CINCINNATI -- Cincinnati Bengals quarterback Joe Burrow is out for the season with a torn ligament in his throwing wrist, the team announced Friday. The news is a shock to an organization that entered the season with Super Bowl aspirations after consecutive trips to the AFC Championship Game following the 2021 and 2022 seasons.
This is not the first time this year the Bengals have had to navigate a Burrow injury. Two days into training camp, Burrow suffered a right calf strain that kept him out of action for the preseason. He started the season opener -- a 24-3 loss at the Cleveland Browns -- and struggled early before finding his best form the past few weeks and putting the Bengals back on a playoff track.
Friday's news, however, puts a serious dent in the Bengals' postseason hopes and all but ends their title aspirations.
According to ESPN BET, the Bengals were +375 to win the AFC North prior to Thursday's game against the Baltimore Ravens, in which Burrow exited because of the injury in the second quarter. They were 25-1 Friday morning and jumped to 75-1 after the Bengals announced Burrow would miss the remainder of the season. Their Super Bowl odds fell from 12-1 to 22-1 to 150-1 in that same span.
But while Cincinnati's immediate future might appear grim, the Bengals aren't out of the playoff picture just yet. Here are three reasons why they will -- and won't -- reach the postseason.
THE CASE FOR ...
Cincinnati has a strong receiving trio
Backup quarterback Jake Browning steps into a situation that should help him succeed. The Bengals have built one of the better receiving units in the NFL.
Ja'Marr Chase has reached the Pro Bowl in his first two seasons and commands double-teams weekly. Tee Higgins accumulated more than 3,000 receiving yards in his first three seasons and showed good form before missing the past two games with a hamstring injury. Tyler Boyd has been one of the NFL's most dependable slot receivers. Throw in Trenton Irwin, who has proved to be a capable No. 4 receiver when pressed into action, and Browning will have no shortage of options.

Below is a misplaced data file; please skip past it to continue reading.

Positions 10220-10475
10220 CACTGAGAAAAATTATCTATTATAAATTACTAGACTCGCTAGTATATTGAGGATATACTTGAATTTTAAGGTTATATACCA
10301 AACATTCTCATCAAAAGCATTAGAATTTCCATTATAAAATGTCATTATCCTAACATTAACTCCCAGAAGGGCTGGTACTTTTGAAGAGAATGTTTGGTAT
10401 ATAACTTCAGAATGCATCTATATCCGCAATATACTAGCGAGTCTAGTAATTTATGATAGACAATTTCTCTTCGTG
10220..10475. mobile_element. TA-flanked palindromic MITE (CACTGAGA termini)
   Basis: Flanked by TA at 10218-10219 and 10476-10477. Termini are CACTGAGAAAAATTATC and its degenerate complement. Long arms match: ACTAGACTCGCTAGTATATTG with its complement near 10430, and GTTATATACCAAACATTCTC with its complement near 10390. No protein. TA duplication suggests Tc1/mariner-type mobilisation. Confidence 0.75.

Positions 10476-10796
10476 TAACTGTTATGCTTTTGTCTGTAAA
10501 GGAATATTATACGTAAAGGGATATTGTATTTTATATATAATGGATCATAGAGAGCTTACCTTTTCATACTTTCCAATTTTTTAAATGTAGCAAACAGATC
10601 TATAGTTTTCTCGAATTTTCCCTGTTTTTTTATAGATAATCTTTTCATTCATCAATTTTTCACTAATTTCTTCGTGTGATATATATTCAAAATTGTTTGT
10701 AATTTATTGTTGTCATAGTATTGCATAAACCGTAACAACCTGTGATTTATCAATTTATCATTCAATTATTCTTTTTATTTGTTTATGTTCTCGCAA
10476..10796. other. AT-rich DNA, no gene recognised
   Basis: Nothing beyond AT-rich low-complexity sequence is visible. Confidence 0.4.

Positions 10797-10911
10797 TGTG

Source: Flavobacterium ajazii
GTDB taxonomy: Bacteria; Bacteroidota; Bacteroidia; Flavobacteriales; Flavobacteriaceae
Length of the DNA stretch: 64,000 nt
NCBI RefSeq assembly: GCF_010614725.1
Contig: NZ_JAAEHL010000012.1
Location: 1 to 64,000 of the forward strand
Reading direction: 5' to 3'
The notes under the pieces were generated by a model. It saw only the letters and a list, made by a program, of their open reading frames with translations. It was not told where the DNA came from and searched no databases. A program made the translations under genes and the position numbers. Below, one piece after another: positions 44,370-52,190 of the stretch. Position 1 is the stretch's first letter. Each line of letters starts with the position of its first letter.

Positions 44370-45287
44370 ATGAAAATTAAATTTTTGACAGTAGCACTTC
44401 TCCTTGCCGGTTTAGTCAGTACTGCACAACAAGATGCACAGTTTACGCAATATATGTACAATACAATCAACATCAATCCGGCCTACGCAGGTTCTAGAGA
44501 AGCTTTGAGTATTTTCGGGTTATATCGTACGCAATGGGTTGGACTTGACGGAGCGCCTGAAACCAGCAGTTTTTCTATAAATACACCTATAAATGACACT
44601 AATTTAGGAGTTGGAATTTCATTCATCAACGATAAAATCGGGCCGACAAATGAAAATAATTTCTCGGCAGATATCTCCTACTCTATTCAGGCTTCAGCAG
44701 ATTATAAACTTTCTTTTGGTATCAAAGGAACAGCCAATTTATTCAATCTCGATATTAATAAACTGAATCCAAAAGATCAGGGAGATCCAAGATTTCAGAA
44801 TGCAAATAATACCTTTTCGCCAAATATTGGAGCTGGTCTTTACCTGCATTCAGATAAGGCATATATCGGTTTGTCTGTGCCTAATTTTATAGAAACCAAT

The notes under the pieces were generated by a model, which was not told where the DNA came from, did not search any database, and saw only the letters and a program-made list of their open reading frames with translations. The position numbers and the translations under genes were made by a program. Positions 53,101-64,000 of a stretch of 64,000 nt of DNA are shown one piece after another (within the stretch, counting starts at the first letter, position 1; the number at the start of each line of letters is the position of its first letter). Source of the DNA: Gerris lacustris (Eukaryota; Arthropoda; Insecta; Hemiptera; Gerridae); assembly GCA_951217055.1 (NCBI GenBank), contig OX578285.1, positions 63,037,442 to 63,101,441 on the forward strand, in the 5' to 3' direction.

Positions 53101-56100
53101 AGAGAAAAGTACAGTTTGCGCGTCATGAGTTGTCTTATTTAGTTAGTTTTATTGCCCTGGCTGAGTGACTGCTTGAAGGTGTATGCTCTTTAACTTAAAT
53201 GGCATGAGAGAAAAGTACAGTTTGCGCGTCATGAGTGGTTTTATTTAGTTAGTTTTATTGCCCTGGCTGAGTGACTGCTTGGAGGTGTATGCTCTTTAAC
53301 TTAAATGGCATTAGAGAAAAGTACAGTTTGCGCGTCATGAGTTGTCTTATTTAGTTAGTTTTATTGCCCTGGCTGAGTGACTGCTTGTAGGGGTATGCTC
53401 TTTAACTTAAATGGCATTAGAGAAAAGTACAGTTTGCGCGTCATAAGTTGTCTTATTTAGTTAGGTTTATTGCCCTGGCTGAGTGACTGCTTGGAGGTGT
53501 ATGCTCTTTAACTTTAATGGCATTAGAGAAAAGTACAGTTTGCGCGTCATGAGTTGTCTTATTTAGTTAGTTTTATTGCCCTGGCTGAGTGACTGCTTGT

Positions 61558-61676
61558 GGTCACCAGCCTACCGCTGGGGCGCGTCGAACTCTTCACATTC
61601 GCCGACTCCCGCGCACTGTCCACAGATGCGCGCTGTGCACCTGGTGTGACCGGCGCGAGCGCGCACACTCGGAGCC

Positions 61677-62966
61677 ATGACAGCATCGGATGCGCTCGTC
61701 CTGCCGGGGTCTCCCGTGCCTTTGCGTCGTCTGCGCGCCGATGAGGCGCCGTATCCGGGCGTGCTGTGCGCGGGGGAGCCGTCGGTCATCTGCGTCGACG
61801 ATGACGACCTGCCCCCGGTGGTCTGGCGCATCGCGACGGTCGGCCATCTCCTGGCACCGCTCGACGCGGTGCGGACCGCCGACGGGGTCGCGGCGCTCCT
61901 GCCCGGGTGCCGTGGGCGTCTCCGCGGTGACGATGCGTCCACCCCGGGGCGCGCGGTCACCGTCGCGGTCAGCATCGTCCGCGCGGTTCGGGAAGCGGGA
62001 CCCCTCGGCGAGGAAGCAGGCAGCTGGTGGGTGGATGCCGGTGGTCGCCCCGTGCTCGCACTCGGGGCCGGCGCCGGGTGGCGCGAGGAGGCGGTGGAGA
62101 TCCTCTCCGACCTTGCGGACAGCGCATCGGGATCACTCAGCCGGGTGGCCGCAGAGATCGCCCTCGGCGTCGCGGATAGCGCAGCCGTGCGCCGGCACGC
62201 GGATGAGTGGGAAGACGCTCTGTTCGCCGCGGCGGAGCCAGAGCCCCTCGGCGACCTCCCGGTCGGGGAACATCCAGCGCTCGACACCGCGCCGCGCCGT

"I've been doing scout teams for a while," Browning said after Thursday's game. "You are running the worst play against the worst look, so it was nice to go run some plays and I have all these people open."
Tanner Hudson has also burst onto the scene in recent weeks. In five games, he has 18 catches for 175 yards, numbers that show why he was moved from the practice squad to the active roster on Nov. 1.
Browning isn't short on confidence
Even in a daunting situation -- facing the NFL's No. 2 defense in a divisional showdown Thursday night, Browning wasn't fazed. After all, this is someone who set California prep records for passing yards (16,775) and touchdowns (229) and then broke records in those same categories at the University of Washington (12,296 yards, 94 TDs).
"I've got a lot of confidence in myself," Browning said after the loss to the Ravens. "I think I'm borderline delusional when it comes to optimism -- like, 'Hey, I'm going to go win the game.'"
That bravado is something Bengals coaches and teammates admire, including Burrow. Burrow said Browning's even-keeled demeanor is one of the reasons they're such good friends. And Boyd said if his quarterback feels good, it instills belief in those around him.
"As long as that quarterback is confident, he's sitting back there and he's ready to make magic and do everything he got to do to help us win and lead us, I'm always going to follow behind him and do what I can to help him," Boyd said.